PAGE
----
- The Washington Times - Saturday, January 13, 2007

Each week the Browser features some pop-culture places on the World Wide Web offering the coolest in free, interactive sounds and action.

Museum on the Web

Last year’s holiday hit “Night at the Museum” still maintains its top-10 box-office rank. Youngsters thrilled by actor Ben Stiller’s magical romp through New York’s American Museum of Natural History will find a Web site as active as the film’s exhibits.

The movie’s official cyber-stop (www.nightatthemuseum.com) begins with a screen showing a night guard’s desk and a digital clock that, when it is about to hit midnight, quickly dissolves to the entrance of the museum.

Once taken inside, visitors find Mr. Stiller’s character, Larry Daley, asleep behind the information desk while a Neanderthal sprays himself with a fire extinguisher and a statue of Christopher Columbus waves.

Also, a magnifying glass is found that, when clicked on, homes in on a radio-controlled vehicle to reveal a cowboy behind the wheel and the Roman Emperor Octavius riding in the passenger seat. It’s a clever trick found elsewhere on the site.

After actor Dick Van Dyke’s voice (he plays another guard) reminds visitors, “Don’t let anything in or out,” a piece of parchment opens with places to explore.

Specifically, within the museum, visitors can click to seven exhibit halls to find not only plenty of interactive options but even interesting facts.

For example, a stop by the Great American Railroad offers a picture gallery accessed by clicking on images attached to boxcars on a moving miniature train. A click on some cowboys presents a text box with a history lesson on famed cowpokes.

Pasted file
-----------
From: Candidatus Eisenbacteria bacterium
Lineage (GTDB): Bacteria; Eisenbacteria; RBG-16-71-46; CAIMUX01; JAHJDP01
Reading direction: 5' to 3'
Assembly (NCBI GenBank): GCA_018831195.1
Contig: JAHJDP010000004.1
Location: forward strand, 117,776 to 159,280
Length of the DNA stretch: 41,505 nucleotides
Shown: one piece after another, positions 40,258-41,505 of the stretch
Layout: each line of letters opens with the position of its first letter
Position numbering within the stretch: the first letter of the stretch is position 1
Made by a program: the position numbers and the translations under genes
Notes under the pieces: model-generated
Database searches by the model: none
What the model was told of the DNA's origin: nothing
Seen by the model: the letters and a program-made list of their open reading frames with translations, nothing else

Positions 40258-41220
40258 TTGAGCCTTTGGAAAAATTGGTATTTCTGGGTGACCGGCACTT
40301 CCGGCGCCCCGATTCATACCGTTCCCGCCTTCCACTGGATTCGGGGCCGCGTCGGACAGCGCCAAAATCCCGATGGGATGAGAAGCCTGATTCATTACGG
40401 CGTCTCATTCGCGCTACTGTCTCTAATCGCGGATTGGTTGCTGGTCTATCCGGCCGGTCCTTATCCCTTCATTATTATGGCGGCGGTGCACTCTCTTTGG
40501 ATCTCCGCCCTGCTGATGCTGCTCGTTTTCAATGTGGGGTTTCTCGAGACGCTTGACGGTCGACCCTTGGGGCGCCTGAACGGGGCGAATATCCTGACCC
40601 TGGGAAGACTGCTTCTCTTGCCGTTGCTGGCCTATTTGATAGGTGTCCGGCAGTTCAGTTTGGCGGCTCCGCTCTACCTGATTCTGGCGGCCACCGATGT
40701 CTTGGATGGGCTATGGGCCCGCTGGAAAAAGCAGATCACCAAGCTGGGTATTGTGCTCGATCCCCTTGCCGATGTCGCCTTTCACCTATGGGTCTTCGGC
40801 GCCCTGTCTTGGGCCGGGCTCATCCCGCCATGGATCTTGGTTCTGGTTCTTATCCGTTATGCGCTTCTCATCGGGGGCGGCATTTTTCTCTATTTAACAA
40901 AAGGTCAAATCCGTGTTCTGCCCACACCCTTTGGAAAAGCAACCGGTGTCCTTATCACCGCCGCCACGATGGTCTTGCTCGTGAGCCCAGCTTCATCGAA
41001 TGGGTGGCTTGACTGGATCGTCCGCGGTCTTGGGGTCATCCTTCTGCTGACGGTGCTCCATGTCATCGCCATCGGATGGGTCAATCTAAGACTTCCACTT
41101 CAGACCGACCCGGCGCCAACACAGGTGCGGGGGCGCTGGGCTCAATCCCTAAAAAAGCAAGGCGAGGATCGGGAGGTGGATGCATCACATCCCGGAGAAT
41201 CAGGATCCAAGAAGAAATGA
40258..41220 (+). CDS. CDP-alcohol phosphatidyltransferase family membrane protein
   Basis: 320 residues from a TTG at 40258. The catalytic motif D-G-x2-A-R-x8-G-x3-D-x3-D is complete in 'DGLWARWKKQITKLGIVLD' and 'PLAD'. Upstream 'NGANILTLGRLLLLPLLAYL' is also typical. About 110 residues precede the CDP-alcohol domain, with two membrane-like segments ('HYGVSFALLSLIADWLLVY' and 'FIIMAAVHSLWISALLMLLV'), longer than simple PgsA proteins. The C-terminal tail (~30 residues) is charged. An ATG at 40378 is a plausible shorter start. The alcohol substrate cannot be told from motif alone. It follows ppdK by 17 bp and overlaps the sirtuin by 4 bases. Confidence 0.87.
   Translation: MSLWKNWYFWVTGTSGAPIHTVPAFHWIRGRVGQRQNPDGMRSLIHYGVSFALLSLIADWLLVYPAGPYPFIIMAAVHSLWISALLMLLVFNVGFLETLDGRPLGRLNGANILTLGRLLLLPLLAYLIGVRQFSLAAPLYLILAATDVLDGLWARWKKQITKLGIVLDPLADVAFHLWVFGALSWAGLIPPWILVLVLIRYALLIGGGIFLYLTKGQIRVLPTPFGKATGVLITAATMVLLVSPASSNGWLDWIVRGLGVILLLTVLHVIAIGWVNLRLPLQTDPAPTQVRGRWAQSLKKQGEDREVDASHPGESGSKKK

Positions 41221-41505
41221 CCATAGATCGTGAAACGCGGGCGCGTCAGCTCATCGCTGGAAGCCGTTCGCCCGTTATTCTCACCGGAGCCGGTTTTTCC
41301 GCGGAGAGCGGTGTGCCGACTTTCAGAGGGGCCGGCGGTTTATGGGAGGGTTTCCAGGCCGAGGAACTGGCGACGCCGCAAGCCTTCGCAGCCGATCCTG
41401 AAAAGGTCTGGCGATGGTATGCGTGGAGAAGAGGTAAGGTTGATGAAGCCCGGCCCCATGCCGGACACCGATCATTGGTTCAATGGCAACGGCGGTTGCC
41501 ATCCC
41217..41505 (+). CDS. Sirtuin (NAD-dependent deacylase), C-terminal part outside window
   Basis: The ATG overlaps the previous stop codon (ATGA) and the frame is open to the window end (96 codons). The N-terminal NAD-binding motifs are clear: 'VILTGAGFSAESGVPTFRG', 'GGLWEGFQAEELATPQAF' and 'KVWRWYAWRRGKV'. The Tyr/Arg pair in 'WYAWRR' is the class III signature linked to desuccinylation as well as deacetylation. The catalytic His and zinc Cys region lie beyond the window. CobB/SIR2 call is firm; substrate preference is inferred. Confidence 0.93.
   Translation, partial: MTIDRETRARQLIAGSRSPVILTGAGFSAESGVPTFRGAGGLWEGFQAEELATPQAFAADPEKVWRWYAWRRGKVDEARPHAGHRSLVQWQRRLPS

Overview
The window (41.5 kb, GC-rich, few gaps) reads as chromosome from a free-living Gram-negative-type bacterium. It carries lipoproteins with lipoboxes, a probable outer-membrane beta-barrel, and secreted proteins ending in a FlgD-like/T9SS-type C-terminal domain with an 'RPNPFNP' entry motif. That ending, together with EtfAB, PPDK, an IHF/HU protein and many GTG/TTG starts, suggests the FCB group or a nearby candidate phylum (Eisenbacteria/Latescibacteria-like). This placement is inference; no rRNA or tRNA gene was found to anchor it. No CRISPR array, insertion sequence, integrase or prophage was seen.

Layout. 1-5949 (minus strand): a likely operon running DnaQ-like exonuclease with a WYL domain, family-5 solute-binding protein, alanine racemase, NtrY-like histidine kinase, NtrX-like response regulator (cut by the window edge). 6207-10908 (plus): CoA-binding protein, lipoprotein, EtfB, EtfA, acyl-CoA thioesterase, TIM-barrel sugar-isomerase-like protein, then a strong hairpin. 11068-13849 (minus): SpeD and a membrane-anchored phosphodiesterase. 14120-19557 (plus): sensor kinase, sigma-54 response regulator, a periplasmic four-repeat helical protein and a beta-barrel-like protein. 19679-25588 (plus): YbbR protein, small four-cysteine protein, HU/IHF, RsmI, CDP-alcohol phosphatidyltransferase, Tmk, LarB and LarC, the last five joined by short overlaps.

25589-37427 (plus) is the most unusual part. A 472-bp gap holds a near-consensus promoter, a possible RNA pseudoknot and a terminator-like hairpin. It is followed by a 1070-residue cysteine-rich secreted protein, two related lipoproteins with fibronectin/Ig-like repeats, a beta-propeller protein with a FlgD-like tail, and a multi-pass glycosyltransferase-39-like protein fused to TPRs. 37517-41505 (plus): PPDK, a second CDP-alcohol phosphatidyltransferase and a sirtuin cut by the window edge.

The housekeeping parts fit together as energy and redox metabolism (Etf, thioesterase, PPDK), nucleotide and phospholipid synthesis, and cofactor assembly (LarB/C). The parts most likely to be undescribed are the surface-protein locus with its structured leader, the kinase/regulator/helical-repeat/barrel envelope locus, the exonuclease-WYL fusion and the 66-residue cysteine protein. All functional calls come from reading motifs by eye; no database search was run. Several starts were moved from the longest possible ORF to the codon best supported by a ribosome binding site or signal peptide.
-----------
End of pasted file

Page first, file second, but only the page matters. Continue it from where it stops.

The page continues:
Over at the Neanderthal case, a click on an Easter Island head statue gets it to dispense gum. Toss some in its mouth to see it blow a bubble. Other options are to bring an ancient witch doctor to life or learn about prehistoric man with another pop-up text box.

In a hallway, visitors can chat with an angry Attila the Hun as anything typed in a message box gets translated into the barbarian’s grunting language, and his image, from the movie, comes to life to respond. I was slightly angry as any browser I tried crashed during this simulation.

The coolest feature is found at the Roman Diorama and has a visitor type in a message and send an e-mail to a friend. The message is then created on a desert landscape by Roman soldiers who form the letters. The received message takes the recipient back to the terrain, and a new message then can be entered and e-mailed to the original writer, which makes for very cool dialogue.

Additionally, among the best features of the very active site are the facts found with clicks on famous characters. These include: Attila the Hun died from complications from a simple nosebleed; the Roman army was the first to use body bags for its dead soldiers; and Teddy Roosevelt Jr. was the first American to win the Nobel Peace Prize.

Also, for another level of interactivity, as visitors look around throughout the site, they can unlock a downloadable prize if they collect nine glyphs scattered within the various exhibits.

Video nuggets

Empire Zoom (www.empirezoom. com), a new broadcasting and publishing company, demonstrates its ability to create informative, short-form videos made just for the Internet with a pair of recently released sites.

First Joke of the Day (www.jokeofthe dayTV.com) delivers on its promise as host Kristine Blackport offers a minute-long ditty usually worth a chuckle. Unfortunately, her uneasiness at telling the punch line often leads to her committing the No. 1 faux pas in comedy — laughing at her own jokes. Where’s Shelley Berman when you need him?

Next, host Chris Grundy, a Second City veteran, fares much better as he offers a Fun Fact of the Day (www.funfactofthedayTV.com). Nuggets such as that fish scales are found in lipstick and American workers waste two hours out of an eight-hour day are offered with a very conversational feel and a bit of humor always thrown in.

Both sites load a new clip every Monday through Friday, offer an archive and the ability to view the video in Quicktime, Windows Media, MPEG-4 and RSS feed formats. Each also smatters other text facts or jokes on its pages, a nice touch.

Write to Joseph Szadkowski at The Washington Times, 3600 New York Ave. NE, Washington, DC 20002; call 202/636-3016; or send an e-mail message jszadkowski@washingtontimes.com

LOAD COMMENTS ()

 

Click to Read More

Click to Hide